Creating “trustable” home remedies

Essential oil blend of the day – cypress, lemon, patchouli. I rub it behind George’s ear and he shakes me off. Later, seeing the li’l Alice in Wonderland style bottle on his desk, he asks what it is.

I tell him, “That’s what I put behind your ear.”

“What’s it for? Just rub it on myself?”


“You say that, but… where? And why?”

If I didn’t know better I’d say women find herbalism more appealing then men do. My dad is a total baby about herbal remedies. He needs everything to be sweet.

Have you noticed how commercial wellness providers inspire confidence? Check the packaging. From standardized orange bottles to smooth white packets, medications and popular supplements are trusted because they look manufactured.

We have been trained to trust commercial, factory or lab-made products* more than what came from your aunt’s yard. When I first started dabbling in herbalism, my mom immediately started warning me about all the poisonous plants I would encounter, warning me against everything from dandelions to wild carrot. But she’ll take anything in a bottle she picks up at the store, unconcerned that supplements and vitamins are minimally regulated and often contain fillers and toxins.

A few years ago I sold a car to a couple of resellers disguised as a desperate couple. The wife kept telling me cheerfully, “I just want to buy from someone trustable.” That they weren’t exactly “trustable” became clear later when I found the car relisted on Craigslist… but hey, they paid me more than I expected for the darn thing, so more power to ’em. The word “trustable” became a beloved part of my lexicon.

As a home herbalist, how do we make trustable remedies for our loved ones? Research on the placebo and nocebo effect show that confidence is absolutely vital to the power of the remedy. The argument could be made that the success of the remedy rests entirely in the patient’s beliefs about it – what he or she is willing to receive from it.

A few ideas to start the conversation.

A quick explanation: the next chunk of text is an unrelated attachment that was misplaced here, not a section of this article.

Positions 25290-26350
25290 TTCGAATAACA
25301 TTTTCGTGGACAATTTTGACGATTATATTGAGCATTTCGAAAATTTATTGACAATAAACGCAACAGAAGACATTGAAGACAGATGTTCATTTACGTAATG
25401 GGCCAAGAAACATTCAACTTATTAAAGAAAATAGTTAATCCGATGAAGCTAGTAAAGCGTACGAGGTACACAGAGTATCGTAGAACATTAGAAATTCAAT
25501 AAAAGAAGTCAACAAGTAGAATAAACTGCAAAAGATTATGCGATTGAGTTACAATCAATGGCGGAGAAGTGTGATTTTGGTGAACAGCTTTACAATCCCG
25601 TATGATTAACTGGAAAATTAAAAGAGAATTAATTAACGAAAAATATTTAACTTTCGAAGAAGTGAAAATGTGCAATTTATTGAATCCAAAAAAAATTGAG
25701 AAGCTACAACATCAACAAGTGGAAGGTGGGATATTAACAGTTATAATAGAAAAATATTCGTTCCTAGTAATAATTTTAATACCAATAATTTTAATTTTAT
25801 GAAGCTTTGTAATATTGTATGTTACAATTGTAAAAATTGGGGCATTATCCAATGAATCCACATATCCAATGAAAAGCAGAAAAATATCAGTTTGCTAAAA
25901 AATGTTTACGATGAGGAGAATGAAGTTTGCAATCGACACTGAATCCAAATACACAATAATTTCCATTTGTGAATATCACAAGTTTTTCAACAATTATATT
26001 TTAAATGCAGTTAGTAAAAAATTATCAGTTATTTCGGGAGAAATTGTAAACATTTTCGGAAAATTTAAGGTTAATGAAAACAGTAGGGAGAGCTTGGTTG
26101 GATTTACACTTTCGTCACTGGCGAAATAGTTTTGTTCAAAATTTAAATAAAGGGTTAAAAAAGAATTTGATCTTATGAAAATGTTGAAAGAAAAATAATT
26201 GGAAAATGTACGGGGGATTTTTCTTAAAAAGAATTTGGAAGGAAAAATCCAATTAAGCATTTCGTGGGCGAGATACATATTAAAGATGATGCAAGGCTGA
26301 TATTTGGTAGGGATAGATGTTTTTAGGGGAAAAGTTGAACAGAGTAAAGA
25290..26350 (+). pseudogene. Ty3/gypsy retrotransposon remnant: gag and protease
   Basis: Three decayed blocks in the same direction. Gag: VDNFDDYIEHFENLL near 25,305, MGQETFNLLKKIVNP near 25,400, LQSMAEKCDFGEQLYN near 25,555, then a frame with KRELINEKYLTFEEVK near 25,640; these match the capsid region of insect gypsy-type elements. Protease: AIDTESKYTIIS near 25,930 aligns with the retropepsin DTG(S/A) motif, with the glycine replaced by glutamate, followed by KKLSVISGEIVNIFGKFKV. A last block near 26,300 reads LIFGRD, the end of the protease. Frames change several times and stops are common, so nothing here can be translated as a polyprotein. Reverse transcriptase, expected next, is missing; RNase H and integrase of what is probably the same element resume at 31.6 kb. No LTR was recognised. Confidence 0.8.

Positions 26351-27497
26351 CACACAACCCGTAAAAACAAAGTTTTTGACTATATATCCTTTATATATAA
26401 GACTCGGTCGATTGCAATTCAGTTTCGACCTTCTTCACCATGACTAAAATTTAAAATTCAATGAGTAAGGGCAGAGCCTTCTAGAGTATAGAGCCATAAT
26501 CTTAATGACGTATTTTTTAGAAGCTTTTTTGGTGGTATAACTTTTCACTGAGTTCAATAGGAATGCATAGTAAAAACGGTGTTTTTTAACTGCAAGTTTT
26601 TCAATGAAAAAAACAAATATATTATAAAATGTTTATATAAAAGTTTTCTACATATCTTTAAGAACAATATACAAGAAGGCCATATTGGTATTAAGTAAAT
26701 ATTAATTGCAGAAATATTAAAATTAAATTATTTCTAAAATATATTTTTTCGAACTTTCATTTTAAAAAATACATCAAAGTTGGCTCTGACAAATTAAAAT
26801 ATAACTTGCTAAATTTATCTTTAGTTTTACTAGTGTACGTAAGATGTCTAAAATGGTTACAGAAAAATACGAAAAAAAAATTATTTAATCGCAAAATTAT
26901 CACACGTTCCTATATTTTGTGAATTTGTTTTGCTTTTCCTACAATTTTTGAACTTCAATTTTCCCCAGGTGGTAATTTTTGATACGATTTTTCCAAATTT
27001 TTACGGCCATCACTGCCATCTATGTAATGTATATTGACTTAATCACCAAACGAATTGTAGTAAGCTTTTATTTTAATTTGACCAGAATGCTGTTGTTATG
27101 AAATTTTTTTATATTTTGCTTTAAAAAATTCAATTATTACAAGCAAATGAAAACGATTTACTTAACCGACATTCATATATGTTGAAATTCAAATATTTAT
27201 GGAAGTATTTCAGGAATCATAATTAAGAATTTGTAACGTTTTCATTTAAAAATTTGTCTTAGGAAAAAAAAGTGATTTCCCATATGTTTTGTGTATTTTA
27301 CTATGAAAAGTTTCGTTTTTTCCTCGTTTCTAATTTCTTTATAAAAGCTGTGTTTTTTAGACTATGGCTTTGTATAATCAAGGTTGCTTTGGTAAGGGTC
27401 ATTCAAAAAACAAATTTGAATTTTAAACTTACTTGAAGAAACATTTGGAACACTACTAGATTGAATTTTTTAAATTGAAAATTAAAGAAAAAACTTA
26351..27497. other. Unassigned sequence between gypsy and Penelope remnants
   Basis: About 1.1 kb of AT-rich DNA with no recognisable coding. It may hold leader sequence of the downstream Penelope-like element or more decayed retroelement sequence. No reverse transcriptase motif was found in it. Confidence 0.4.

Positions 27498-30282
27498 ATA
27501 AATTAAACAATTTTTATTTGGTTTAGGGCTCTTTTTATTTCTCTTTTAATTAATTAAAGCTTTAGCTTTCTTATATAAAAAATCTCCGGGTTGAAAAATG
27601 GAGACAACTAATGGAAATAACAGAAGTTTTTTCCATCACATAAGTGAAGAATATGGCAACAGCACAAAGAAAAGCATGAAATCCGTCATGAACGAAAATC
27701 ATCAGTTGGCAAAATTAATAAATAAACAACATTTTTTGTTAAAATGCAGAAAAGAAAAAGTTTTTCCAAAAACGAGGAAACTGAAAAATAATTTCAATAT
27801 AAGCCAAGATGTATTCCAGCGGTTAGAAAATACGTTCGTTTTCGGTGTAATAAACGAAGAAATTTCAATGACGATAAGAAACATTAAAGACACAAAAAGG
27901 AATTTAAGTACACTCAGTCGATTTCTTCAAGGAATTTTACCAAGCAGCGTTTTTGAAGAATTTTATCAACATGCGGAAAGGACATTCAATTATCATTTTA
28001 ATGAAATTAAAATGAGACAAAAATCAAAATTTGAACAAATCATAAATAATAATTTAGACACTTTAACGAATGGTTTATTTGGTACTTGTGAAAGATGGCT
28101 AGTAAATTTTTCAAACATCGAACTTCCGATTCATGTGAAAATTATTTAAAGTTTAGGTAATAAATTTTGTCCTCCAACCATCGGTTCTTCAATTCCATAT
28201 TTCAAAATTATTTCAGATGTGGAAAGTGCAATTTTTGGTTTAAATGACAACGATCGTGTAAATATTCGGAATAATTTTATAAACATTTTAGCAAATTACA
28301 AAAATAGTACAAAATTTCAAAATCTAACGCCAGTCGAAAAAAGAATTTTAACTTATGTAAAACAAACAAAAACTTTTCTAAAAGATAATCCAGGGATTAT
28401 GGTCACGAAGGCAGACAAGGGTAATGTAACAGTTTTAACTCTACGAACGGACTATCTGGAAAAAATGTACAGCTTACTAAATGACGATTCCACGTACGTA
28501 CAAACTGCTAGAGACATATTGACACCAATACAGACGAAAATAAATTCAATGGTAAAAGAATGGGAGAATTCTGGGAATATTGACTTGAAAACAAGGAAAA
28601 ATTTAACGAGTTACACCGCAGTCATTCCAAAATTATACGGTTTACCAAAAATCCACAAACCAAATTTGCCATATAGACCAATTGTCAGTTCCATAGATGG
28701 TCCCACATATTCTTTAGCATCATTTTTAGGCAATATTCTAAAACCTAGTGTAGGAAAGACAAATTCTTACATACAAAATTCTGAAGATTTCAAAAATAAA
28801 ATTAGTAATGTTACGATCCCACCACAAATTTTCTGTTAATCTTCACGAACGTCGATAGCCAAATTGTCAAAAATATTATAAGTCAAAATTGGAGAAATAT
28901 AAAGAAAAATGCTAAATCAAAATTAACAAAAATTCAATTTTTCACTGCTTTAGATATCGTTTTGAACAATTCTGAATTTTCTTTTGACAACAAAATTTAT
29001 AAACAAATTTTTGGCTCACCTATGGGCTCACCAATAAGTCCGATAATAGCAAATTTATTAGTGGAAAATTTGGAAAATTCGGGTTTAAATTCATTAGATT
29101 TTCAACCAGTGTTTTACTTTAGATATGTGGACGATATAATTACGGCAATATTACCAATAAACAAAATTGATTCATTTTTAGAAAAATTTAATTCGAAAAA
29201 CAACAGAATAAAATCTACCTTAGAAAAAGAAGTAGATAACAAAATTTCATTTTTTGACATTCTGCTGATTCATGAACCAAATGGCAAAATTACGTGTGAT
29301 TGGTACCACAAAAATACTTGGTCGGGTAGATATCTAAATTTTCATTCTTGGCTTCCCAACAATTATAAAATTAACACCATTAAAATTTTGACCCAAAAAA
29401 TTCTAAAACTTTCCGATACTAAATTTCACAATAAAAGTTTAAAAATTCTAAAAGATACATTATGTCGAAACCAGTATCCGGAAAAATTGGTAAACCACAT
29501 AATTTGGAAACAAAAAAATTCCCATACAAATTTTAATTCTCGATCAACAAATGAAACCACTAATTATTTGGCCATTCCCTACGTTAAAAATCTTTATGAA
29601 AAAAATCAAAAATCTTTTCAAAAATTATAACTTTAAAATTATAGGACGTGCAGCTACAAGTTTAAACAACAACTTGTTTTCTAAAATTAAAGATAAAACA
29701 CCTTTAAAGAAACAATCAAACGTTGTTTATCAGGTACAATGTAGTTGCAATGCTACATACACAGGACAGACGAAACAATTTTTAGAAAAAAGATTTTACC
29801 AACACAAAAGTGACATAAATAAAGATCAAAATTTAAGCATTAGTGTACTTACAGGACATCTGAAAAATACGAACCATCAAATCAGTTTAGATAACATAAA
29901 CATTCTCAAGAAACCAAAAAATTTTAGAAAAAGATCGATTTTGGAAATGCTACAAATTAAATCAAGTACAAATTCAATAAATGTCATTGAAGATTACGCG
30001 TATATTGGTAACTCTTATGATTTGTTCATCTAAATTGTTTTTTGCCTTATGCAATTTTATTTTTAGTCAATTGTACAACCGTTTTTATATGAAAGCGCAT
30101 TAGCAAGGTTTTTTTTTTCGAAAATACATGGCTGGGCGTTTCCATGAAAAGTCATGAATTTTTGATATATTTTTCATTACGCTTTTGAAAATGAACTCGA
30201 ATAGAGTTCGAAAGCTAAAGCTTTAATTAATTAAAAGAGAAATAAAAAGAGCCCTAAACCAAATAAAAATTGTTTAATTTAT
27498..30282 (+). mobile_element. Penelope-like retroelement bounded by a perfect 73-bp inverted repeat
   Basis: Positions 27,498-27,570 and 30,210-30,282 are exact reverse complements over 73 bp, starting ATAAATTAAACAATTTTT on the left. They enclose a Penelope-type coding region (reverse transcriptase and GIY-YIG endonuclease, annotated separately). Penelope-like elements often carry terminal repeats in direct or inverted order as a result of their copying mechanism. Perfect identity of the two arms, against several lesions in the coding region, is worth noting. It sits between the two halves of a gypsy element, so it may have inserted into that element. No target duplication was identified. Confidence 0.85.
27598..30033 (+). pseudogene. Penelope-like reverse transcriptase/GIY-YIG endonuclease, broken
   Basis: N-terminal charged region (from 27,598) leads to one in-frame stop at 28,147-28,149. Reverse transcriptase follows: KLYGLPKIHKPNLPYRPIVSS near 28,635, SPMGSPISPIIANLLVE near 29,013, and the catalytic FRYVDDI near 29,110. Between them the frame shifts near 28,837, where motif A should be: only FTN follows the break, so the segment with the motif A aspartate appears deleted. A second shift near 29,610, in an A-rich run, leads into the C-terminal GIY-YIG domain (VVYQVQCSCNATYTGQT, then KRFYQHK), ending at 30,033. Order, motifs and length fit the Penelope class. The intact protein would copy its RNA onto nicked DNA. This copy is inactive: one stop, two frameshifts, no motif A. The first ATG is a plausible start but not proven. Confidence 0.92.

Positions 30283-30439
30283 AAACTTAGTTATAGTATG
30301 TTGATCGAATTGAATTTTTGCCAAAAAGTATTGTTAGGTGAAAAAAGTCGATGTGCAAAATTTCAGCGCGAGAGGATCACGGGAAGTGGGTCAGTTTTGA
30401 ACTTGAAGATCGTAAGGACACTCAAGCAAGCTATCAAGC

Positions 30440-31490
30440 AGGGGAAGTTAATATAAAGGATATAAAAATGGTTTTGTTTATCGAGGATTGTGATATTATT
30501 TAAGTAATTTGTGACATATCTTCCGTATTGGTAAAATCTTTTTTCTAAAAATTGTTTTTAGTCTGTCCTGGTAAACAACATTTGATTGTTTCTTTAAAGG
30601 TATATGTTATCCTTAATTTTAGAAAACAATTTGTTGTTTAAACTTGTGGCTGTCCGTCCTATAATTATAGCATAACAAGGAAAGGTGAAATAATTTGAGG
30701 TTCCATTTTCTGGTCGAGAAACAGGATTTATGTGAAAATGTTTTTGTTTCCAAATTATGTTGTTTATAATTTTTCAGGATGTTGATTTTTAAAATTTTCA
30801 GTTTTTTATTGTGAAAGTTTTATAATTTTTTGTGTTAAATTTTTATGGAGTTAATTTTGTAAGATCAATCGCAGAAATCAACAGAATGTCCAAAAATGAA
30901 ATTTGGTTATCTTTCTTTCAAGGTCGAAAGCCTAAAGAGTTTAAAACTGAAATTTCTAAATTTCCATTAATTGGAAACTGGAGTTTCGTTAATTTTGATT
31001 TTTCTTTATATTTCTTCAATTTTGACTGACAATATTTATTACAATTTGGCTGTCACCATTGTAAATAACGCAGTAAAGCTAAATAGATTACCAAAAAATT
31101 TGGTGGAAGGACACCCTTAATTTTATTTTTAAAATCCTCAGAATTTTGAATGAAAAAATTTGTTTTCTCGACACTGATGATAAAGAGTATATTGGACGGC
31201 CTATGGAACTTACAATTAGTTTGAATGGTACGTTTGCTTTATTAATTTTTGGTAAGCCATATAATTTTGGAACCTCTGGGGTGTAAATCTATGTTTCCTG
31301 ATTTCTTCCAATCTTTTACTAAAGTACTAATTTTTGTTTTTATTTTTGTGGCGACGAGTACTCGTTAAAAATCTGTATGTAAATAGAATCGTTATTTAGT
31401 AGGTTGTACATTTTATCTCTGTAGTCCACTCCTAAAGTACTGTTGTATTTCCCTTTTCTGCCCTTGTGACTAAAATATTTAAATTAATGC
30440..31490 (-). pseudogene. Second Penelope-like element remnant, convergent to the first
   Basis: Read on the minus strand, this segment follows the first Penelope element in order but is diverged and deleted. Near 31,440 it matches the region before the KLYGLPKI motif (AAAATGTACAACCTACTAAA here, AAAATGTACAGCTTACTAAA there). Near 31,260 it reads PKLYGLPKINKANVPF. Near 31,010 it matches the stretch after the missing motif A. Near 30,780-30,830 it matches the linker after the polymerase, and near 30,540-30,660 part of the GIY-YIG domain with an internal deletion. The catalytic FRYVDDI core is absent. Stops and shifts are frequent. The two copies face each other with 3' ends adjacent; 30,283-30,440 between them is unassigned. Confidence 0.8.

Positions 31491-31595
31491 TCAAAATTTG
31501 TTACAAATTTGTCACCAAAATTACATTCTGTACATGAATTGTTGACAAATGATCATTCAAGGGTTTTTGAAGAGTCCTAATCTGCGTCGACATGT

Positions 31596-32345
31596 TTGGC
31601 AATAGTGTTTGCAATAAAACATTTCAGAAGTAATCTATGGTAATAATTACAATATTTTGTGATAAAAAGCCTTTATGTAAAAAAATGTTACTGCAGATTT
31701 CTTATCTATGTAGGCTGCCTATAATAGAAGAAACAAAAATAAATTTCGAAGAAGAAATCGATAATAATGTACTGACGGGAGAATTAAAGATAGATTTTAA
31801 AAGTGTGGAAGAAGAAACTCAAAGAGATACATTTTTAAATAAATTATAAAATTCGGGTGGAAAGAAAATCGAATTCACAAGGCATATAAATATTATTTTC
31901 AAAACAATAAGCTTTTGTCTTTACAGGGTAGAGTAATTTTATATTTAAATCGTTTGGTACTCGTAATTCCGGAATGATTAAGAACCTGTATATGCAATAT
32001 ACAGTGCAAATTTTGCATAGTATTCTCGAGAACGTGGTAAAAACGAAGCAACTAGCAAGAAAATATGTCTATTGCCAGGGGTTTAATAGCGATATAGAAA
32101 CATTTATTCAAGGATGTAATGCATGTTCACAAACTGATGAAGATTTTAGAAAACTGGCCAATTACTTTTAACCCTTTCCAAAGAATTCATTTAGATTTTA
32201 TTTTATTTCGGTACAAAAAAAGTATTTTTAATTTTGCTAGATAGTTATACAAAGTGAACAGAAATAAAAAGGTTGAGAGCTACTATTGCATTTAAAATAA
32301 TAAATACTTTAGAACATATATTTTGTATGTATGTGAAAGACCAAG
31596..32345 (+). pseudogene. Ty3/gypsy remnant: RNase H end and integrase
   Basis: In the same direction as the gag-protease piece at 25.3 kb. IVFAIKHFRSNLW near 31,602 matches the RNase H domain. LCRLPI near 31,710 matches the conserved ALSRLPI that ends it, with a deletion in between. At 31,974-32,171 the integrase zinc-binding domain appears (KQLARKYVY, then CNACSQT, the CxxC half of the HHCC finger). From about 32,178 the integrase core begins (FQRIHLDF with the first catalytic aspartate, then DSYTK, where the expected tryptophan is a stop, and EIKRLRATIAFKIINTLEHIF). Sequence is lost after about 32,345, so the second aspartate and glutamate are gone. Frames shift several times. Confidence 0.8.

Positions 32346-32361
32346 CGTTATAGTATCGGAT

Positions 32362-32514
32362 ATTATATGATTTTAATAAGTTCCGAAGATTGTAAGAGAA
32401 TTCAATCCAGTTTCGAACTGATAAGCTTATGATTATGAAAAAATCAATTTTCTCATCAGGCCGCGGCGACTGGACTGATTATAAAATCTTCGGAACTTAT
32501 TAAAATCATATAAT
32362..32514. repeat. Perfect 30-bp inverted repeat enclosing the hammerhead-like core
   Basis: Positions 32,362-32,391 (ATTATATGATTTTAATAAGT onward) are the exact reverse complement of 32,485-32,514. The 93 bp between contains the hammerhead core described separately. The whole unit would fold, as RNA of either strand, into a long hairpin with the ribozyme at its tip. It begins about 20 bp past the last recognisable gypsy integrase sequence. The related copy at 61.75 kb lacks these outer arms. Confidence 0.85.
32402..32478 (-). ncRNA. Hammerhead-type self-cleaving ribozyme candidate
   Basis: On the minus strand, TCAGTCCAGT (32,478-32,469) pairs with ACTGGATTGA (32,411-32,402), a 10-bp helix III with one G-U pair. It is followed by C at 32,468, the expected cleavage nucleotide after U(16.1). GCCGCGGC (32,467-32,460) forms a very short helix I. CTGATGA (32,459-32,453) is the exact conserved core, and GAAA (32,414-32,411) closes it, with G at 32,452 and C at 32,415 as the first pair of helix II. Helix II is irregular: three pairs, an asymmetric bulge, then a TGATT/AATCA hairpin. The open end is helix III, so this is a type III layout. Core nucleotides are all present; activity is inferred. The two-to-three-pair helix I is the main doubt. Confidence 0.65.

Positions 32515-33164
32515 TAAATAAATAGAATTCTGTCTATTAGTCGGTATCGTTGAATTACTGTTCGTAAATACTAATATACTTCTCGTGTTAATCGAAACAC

Honey, stevia, cinnamon, anise, and fruit juices can add natural sweetness. If doses will be larger, bear in mind any hypoglycemia or diabetic issues.


Some people will actually prefer a remedy that smells or tastes “strong.” Herbs that can lend this quality include eucalyptus, mint, wintergreen, lemon, menthol.


Texture plays a big part, if you’re looking to calm someone emotionally or systemically, add any kind of milk or creamy liquid, from dairy or coconut cream. Honey or molasses (just a little, and sweeten it) help too.

Alternatively, peppermint, anise, and chamomile are go-to herbs for emotional and digestive calm.

Topical applications like salves will force the patient to touch themselves, which is usually soothing by itself.

Fragrance, whether diffusing an essential oil, putting potpourri on the stove, or burning a candle, contributes to a soothing atmosphere around the patient in addition to any inhaled benefits. If inhalation is necessary, make sure it’s something pure and that they are within a few feet of the source.

Music, music, music.



The cliched Western remedy of a shot of whiskey has its merits. If the issue is related to stress, anxiety, depression or even a startling event, make something bracing.

  • Chai spices like ginger, cardamom, clove, nutmeg and cinnamon.
  • I like tangy combinations involving hibiscus, tulsi, fennel, and a squeeze of lemon juice to give it zing.
  • Mexican hot chocolate with a little cayenne or chili pepper and cinnamon.
  • Spicy foods, if the person tolerates them, can stimulate digestion and sweating to flush toxins.
  • Grapefruit juice combined with kombucha, hibiscus or tulsi tea, and/or seltzer water.


  • Present it with a smile and a calm mindset.
  • Even if you have doubts, don’t say them out loud to your patient.
  • If your patient is skeptical, be prepared with a few simple references to back up your choice, for instance, “This is peppermint and chamomile tea to soothe your stomach.” Don’t bore the patient, just have the assurances ready.
  • If serving tea, include the saucer, spoon, sweetener, whatever is needed for them to remove the tea bag / filter etc.

*I hate this word.